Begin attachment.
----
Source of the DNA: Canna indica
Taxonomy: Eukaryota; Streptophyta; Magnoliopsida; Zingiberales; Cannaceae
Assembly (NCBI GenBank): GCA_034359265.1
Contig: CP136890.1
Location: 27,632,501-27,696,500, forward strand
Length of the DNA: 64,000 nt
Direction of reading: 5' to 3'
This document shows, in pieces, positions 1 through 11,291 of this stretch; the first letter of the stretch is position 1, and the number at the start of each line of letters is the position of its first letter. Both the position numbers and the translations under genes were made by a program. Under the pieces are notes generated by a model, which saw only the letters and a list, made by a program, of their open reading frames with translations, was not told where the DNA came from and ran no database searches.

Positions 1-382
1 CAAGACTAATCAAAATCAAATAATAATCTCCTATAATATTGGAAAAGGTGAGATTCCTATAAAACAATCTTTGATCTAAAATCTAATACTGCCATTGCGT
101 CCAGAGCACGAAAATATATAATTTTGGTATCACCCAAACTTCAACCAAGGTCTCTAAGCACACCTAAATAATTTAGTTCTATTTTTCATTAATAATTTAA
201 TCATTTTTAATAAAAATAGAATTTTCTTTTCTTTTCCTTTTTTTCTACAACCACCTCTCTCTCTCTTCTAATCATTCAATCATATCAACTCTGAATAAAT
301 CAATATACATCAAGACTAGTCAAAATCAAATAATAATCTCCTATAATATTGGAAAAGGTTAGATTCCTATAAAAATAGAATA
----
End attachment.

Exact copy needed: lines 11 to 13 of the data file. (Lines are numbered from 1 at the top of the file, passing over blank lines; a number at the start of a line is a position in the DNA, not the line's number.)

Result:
101 CCAGAGCACGAAAATATATAATTTTGGTATCACCCAAACTTCAACCAAGGTCTCTAAGCACACCTAAATAATTTAGTTCTATTTTTCATTAATAATTTAA
201 TCATTTTTAATAAAAATAGAATTTTCTTTTCTTTTCCTTTTTTTCTACAACCACCTCTCTCTCTCTTCTAATCATTCAATCATATCAACTCTGAATAAAT
301 CAATATACATCAAGACTAGTCAAAATCAAATAATAATCTCCTATAATATTGGAAAAGGTTAGATTCCTATAAAAATAGAATA